Sunday, March 24, 2019
BY ANTONIO CONTRERAS MARCH 23, 2019
THIS is that moment when my position on an issue leads me to agree with a political personality I do not particularly support.
I have no love lost for Leni Robredo, and I sometimes find it hard to make sense of her incoherence, or her sophomoric take on issues. Recently, she even had the audacity to push for electoral reforms, particularly on the use of social media during election campaigns. This, coming on the heels of her own election that is tainted by allegations, many of which are supported by evidence, of irregularities and fraud. Worse, she is advocating for state regulation of social media, perhaps forgetting that she is fighting for the freedom of speech of Rappler and Maria Ressa.
However, when Robredo was quoted to have said that rape exists because of rapists, and was being attacked for it, I had to take her side. After all, this one goes beyond partisan politics. I am doing it not for her, but for all women who have been raped or have been sexually assaulted.
The derisive posts attacking Robredo made fun of the statement she made. The main contention is that it appeared silly. But of course, her critics say, rape exists because of rapists.
But this has to be said, and it makes a lot of sense. It is actually to counteract the dominant narrative that makes it appear that rape survivors could also share the blame, and that women, and some men, somehow acted in ways that caused the rape to happen. In a world where women are expected to behave in prudish and restrained ways, rape survivors are often painted as women who transgress moral conventions.
It is therefore not uncommon for people to comment on the looseness of the morals of a woman who is gang-raped by men with whom she had a drinking session, the way the 16-year-old girl from Tondo is now imaged. Reading the comments made by people on the news article featuring the unfortunate incident is a painful experience of how the girl, already gang-raped by six men, is raped once again with unkind accusations of being a woman of loose morals.
It is as if any woman in her right mind will ask to be raped. But in our patriarchal world where misogyny silently creeps into the subconscious, women who are survivors of rape or of sexual assault are being taken to task and blamed for many things, from dressing seductively, to being a flirt, to being outright promiscuous. It is precisely because of this straitjacketing of women that they become the object of control and policing not only by their families but even by society.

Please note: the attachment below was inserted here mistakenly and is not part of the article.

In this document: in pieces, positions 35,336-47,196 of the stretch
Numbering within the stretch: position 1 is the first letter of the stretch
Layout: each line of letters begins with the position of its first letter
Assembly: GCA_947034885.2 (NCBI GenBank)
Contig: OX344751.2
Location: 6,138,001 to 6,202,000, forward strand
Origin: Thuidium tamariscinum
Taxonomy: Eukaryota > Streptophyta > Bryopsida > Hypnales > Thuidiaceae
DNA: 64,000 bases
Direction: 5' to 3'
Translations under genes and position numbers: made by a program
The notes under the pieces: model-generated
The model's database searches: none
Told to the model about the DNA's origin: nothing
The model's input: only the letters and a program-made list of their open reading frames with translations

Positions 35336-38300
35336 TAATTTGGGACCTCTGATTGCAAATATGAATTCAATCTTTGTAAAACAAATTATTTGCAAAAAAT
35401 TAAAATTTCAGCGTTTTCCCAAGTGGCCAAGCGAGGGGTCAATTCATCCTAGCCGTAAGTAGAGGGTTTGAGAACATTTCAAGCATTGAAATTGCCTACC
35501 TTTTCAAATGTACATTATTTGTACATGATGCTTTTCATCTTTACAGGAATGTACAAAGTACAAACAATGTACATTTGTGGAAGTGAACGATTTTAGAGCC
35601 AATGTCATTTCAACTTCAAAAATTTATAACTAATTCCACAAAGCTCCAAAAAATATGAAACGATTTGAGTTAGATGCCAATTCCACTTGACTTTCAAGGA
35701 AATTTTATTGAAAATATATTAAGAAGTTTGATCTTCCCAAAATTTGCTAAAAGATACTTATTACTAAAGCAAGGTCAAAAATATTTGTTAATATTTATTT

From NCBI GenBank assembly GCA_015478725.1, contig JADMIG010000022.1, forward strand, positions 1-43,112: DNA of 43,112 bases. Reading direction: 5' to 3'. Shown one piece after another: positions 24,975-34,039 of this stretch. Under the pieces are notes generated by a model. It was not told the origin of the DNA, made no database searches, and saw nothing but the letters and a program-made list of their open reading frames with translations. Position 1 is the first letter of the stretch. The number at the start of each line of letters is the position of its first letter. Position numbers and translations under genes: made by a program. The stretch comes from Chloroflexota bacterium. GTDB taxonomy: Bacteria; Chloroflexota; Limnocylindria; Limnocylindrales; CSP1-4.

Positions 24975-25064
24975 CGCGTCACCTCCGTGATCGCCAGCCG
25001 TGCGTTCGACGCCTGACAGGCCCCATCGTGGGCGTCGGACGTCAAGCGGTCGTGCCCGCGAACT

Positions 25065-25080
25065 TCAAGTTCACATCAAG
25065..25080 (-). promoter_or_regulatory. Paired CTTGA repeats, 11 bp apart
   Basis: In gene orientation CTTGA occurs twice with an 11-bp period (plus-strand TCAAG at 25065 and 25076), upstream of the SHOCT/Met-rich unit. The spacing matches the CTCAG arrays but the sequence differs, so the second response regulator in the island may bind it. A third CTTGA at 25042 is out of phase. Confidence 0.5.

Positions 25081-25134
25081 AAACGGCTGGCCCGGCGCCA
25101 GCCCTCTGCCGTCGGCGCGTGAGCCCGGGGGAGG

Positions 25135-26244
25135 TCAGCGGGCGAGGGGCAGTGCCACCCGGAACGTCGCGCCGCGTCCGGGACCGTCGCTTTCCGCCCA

And this cuts across cultural and national boundaries. Women everywhere are clothed and veiled and bound. Their bodies become the templates upon which societal control is painted. And the justification used is usually presented as a protective mechanism to shelter women from the unbridled but natural sexual urges of men. And when they transgress the moral boundaries imposed by society, they are shamed and are called promiscuous and loose. The tragedy is compounded when these myths that objectify women are perpetuated with active complicity by other women, by mothers who rear their children to imbibe these stereotypes. In fact, many of those who blame the 16-year-old girl who was gang-raped are women.
What is established here is the fact that the reason why women are admonished to be modest is that if they behave otherwise they became prey to male sexual advances. A protective father would be more strict with his daughters than his sons because he is afraid of a world full of men who are ruled by their genitalia and their sexual urges. And this is a fear shared by mothers.
Of course, this stereotype of men as sexual predators is as bad as stereotyping liberated and playful women as moving sexual targets. But if there is anything that should be impressed on people, it is the fact that no matter how liberated a woman is, she can only be raped or sexually assaulted when there are men who would not be able to control their urges.
After all, how can you explain the case of nuns being raped, or of young girls and infants being sexually molested? Certainly, they could not be accused of having acted loosely, or having dressed up seductively.
Indeed, rape exists not because of women’s behavior or actions. Rape exists because there are men who become rapists. Leni Robredo is right. And I agree with her.
Some people attack the logic of the statement simply because it is uttered by Robredo, someone that they image as allegedly not being too bright.
However, many people also attack the argument armed with their misogynist misunderstanding of gender politics associated with rape and sexual assault. Somebody even had the temerity to liken women who are raped after going out at night, partying with the boys, or dressing up seductively, to unlocked cars or houses that are robbed.